Skills and Knowledge for Food Handlers
Food businesses must ensure that staff handling food, and their supervisors, have skills and knowledge in food safety and hygiene matters needed to handle food safely. This is a legal requirement under Clause 3 of Standard 3.2.2 – Food Safety Practices and General Requirements of the Australia New Zealand Food Standards Code.
Level of skills and knowledge
The level of skills and knowledge required of a person is ‘commensurate with their work activities’. This means that the level and content of skills and knowledge required will depend on work activities. For example, the skills and knowledge required of a chef will be different from those of waiting or cleaning staff.
Obtaining the required skills and knowledge
There are many options that a food business can choose from to ensure that food handlers obtain appropriate skills and knowledge. Examples of these include:
- on-the-job (in-house) training
- sharing relevant food safety documents with staff
- using work instructions or standard operating procedures that clarify safe food handling
- attending food safety courses run by local councils
- hiring a consultant to present a food safety course
- completing an online food safety course (see the link to DoFoodSafely below)
- completing a formal training course
Free online food safety training
Public Health Services has partnered with the Victorian Department of Health to enable greater access to the free online DoFoodSafely training program. This free online course is available in eight languages and can be accessed below.
Assessing food handlers' skills and knowledge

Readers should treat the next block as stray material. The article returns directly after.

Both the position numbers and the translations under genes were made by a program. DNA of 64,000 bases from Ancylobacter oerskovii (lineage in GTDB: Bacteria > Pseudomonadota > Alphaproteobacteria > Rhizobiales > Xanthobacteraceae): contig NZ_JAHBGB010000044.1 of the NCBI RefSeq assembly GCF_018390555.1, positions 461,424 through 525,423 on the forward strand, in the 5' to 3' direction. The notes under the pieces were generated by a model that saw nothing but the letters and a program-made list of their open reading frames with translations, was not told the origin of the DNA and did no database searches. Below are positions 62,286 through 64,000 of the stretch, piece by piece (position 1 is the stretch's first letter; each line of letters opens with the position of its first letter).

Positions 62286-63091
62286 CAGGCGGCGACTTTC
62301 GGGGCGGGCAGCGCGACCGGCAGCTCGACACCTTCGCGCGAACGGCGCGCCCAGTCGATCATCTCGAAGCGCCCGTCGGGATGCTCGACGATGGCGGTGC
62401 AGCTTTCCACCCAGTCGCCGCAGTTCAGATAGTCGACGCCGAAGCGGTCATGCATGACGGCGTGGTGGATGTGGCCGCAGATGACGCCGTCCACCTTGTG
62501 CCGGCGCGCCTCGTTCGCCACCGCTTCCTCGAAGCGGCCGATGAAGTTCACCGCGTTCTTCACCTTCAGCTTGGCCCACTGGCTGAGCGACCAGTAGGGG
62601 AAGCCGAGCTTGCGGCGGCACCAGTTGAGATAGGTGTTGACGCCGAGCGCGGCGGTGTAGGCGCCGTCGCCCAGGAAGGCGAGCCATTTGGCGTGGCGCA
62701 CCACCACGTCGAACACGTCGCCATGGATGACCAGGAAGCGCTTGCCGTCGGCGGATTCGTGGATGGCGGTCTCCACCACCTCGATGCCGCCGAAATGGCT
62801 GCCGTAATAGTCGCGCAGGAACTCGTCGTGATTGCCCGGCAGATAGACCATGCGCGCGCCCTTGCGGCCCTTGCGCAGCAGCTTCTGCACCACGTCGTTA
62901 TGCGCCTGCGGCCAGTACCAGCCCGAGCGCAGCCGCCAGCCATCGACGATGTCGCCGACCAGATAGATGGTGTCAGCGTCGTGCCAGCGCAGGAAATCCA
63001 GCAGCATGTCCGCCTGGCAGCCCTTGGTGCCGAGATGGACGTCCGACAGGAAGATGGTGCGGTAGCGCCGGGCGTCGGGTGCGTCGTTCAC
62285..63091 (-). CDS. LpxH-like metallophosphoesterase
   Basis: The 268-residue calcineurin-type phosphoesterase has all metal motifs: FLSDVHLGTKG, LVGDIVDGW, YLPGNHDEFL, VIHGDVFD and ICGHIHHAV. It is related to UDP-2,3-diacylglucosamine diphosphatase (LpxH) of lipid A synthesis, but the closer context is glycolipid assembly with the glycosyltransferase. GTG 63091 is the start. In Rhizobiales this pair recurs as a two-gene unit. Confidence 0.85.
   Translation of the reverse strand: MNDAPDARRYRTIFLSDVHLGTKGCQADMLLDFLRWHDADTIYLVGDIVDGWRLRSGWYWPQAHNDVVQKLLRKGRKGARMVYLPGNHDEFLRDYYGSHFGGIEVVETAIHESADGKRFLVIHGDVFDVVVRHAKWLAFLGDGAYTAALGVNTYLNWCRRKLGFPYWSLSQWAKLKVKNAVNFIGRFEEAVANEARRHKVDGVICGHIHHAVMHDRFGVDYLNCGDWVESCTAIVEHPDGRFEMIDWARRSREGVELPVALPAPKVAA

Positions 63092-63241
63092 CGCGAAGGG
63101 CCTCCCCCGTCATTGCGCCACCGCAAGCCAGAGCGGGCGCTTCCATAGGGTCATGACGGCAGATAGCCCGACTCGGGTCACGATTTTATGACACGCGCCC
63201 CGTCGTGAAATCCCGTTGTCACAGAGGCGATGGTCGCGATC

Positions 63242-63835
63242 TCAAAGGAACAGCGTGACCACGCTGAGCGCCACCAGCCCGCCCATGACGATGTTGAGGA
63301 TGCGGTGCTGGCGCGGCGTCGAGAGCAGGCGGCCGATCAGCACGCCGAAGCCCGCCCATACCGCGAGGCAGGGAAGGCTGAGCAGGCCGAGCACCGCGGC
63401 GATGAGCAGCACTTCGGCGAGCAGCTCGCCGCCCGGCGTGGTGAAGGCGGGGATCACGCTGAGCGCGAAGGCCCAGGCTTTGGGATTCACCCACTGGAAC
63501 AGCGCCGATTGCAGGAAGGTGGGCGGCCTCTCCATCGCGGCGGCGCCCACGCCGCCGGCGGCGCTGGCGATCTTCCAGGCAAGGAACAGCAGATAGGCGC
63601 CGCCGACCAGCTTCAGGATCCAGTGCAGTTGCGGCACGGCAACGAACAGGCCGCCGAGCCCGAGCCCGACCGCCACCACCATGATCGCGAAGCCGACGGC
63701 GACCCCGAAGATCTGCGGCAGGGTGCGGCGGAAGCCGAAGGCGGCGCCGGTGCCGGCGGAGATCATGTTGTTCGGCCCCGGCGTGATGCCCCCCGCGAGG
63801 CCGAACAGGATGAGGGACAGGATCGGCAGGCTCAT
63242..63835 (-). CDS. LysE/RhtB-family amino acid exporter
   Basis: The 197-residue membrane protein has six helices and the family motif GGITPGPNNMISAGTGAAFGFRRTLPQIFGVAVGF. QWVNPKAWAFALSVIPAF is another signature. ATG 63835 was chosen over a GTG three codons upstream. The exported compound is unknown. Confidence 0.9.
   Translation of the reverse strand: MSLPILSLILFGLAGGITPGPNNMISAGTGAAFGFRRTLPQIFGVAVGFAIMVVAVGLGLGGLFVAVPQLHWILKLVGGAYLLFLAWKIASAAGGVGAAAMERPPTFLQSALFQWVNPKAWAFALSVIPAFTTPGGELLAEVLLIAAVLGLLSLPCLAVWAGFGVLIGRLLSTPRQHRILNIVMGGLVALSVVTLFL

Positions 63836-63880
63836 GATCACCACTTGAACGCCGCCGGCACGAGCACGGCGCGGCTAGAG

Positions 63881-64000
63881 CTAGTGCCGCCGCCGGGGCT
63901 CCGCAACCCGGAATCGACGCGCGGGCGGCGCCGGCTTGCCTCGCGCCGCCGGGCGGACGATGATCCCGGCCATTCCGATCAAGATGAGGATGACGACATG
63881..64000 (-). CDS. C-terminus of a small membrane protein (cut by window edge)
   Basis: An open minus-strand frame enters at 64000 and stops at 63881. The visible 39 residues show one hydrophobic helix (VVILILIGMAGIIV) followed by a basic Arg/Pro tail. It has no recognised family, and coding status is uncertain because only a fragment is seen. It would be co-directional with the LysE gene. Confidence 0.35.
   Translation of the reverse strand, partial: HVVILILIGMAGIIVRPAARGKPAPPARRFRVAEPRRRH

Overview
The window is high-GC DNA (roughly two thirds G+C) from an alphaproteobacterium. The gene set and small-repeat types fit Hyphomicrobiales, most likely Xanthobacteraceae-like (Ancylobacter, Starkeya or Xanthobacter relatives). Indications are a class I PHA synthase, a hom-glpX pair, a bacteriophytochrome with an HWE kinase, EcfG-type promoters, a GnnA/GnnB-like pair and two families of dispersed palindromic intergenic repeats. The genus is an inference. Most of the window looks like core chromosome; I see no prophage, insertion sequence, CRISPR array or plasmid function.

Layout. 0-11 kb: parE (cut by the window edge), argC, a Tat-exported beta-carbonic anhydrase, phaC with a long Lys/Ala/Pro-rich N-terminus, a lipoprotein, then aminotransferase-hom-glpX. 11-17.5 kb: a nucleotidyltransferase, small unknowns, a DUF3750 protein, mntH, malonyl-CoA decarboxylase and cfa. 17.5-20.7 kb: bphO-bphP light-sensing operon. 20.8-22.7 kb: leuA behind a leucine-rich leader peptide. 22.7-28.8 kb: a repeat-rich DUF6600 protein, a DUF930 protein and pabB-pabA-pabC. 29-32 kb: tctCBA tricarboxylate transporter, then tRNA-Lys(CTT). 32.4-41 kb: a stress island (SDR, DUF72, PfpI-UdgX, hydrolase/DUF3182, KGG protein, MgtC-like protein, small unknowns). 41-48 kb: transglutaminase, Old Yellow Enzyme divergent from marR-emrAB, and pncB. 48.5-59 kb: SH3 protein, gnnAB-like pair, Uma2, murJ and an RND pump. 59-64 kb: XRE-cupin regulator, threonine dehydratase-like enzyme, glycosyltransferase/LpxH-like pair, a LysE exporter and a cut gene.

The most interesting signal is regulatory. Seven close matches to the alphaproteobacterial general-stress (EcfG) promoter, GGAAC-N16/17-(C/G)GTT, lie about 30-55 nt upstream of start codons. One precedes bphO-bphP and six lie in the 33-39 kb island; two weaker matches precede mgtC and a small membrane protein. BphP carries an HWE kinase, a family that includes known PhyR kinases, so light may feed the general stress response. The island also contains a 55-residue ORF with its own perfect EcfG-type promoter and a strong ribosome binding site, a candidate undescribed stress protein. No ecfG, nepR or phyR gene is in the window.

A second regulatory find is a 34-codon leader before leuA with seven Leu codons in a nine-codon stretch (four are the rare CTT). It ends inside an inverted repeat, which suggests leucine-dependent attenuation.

Even where training is provided to food handlers, it does not guarantee that they can demonstrate appropriate skills and knowledge. To help ensure staff meet the skills and knowledge requirement, the business should continue to coach, mentor and observe staff to assess their skills and knowledge. Regularly discussing food safety and hygiene principles, conducting refresher training and observing the work practices of food handlers is the best way to ensure everyone understands how to make safe food.
Your local council Environmental Health Officer will also assess the skills and knowledge of food handlers during routine inspections. In instances where they deem skills and knowledge are inadequate, they may require food handlers to complete a food safety training course (under Standard 3.2.2A - Food Safety Management Tools) or take other enforcement action.
Food safety culture
Adequate skills and knowledge in all food handlers is a key step toward ensuring a strong food safety culture at a food business. Food safety culture is about how everyone thinks and acts to make sure food is safe. It helps translate good skills and knowledge into safe behaviours that ultimately ensures the food you sell is safe to eat.
The below video from Food Standards Australia New Zealand covers the importance of a strong food safety culture in a food business.